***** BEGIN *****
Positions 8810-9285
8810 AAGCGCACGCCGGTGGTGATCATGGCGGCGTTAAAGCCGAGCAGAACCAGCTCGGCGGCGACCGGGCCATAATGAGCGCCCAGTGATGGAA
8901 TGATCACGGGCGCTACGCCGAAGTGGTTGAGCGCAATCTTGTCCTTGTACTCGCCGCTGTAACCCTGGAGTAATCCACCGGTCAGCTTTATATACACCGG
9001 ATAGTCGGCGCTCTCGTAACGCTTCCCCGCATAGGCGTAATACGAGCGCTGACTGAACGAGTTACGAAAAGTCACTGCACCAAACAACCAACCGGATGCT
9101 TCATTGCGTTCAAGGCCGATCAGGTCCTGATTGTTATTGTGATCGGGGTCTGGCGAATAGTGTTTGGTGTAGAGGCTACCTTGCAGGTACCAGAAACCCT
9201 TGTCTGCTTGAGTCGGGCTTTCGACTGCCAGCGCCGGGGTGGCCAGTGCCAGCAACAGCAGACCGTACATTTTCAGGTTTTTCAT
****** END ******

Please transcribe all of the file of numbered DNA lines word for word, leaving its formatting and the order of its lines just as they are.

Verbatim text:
Positions 8810-9285
8810 AAGCGCACGCCGGTGGTGATCATGGCGGCGTTAAAGCCGAGCAGAACCAGCTCGGCGGCGACCGGGCCATAATGAGCGCCCAGTGATGGAA
8901 TGATCACGGGCGCTACGCCGAAGTGGTTGAGCGCAATCTTGTCCTTGTACTCGCCGCTGTAACCCTGGAGTAATCCACCGGTCAGCTTTATATACACCGG
9001 ATAGTCGGCGCTCTCGTAACGCTTCCCCGCATAGGCGTAATACGAGCGCTGACTGAACGAGTTACGAAAAGTCACTGCACCAAACAACCAACCGGATGCT
9101 TCATTGCGTTCAAGGCCGATCAGGTCCTGATTGTTATTGTGATCGGGGTCTGGCGAATAGTGTTTGGTGTAGAGGCTACCTTGCAGGTACCAGAAACCCT
9201 TGTCTGCTTGAGTCGGGCTTTCGACTGCCAGCGCCGGGGTGGCCAGTGCCAGCAACAGCAGACCGTACATTTTCAGGTTTTTCAT